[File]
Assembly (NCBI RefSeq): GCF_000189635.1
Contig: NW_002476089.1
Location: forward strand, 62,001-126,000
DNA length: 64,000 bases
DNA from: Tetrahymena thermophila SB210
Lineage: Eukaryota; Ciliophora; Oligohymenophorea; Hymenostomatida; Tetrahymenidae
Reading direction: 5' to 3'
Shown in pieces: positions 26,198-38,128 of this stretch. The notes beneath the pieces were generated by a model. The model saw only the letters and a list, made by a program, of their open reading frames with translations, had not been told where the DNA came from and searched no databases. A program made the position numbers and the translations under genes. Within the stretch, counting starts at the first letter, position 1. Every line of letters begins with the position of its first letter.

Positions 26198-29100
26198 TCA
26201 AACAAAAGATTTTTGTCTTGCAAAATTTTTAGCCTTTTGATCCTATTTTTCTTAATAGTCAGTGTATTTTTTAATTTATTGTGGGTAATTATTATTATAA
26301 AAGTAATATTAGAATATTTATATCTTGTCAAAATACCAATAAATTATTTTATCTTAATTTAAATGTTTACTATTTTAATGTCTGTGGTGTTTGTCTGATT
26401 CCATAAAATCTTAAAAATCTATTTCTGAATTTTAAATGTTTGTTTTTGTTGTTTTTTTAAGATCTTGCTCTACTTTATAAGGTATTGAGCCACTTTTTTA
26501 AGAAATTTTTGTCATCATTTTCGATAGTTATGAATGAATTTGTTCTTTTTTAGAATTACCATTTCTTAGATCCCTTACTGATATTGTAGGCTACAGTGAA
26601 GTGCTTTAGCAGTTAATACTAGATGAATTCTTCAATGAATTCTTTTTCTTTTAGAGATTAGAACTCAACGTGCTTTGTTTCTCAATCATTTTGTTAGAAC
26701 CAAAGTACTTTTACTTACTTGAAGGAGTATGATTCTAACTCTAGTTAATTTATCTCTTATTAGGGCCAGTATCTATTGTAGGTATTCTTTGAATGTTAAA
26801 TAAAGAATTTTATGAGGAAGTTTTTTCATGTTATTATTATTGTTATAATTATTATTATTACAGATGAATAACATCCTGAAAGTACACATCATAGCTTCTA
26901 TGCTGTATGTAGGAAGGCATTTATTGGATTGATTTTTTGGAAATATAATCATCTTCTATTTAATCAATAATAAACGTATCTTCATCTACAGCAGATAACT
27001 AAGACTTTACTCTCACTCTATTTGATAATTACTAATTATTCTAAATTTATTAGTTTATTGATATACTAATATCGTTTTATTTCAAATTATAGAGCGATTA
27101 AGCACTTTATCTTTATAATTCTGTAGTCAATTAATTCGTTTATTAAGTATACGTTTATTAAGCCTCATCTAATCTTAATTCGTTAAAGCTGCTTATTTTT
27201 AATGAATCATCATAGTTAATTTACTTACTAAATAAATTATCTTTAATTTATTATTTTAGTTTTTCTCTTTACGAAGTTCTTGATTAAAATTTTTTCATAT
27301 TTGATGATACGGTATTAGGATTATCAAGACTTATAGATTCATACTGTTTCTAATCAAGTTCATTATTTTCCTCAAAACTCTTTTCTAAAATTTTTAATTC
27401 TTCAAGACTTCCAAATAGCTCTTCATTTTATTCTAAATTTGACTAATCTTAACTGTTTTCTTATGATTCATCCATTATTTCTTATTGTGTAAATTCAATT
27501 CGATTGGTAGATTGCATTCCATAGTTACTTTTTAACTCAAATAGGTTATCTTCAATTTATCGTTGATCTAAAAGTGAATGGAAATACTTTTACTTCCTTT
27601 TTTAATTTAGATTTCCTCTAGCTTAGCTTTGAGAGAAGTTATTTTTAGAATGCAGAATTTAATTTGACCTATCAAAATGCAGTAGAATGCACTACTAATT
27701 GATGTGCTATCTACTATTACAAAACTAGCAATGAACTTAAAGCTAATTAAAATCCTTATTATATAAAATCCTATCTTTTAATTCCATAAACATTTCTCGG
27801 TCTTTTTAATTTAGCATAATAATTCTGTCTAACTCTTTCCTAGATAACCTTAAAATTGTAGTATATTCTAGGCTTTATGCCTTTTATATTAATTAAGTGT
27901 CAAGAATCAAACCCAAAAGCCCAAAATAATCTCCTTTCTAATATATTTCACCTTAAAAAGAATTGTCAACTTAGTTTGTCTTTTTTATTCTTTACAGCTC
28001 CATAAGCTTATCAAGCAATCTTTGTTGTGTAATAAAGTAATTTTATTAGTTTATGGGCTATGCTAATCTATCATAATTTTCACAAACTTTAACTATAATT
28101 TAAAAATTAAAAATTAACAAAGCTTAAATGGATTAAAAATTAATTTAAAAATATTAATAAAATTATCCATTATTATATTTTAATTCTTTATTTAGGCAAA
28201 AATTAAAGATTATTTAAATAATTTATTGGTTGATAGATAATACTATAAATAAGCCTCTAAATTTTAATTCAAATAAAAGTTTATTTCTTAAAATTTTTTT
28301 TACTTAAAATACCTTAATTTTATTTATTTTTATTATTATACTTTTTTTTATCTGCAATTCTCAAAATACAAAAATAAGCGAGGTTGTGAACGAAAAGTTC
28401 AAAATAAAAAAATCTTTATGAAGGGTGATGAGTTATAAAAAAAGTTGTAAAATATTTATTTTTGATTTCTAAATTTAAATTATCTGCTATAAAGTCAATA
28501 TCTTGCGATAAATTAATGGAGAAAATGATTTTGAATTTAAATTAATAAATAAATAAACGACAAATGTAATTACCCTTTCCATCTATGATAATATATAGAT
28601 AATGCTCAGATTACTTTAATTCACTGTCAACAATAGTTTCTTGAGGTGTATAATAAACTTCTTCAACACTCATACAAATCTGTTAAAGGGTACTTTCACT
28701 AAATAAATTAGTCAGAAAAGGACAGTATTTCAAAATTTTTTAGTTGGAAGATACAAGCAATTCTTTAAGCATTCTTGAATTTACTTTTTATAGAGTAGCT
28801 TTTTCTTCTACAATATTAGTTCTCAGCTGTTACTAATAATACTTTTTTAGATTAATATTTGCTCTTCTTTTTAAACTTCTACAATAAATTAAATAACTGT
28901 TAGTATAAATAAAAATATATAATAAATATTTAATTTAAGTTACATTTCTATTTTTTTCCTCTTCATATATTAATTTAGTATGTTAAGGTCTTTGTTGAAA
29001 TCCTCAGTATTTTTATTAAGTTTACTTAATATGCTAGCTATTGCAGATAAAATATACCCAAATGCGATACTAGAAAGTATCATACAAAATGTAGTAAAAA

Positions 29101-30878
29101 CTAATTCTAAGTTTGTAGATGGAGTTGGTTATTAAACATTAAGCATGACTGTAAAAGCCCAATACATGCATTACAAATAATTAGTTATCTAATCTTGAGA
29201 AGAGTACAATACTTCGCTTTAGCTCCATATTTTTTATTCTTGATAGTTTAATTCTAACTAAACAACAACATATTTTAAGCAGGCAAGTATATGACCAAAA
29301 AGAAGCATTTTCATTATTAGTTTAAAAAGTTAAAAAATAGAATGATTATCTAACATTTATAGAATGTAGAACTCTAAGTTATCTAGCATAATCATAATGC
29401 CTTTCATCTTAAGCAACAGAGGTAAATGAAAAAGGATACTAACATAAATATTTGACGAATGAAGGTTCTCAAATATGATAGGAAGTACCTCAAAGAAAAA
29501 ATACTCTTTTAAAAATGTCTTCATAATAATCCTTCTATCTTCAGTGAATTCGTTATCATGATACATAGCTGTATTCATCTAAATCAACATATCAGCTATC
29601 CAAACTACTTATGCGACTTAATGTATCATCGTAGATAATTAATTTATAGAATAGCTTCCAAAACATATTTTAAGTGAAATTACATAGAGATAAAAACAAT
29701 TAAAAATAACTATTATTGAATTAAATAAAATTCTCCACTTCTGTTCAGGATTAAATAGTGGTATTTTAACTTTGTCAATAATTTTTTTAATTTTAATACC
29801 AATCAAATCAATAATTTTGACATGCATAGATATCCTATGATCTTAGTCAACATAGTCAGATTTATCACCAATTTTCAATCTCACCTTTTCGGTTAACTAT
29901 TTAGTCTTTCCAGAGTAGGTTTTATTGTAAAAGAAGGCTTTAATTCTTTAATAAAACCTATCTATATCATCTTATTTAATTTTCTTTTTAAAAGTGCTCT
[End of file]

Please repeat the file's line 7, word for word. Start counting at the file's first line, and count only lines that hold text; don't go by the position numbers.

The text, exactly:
Reading direction: 5' to 3'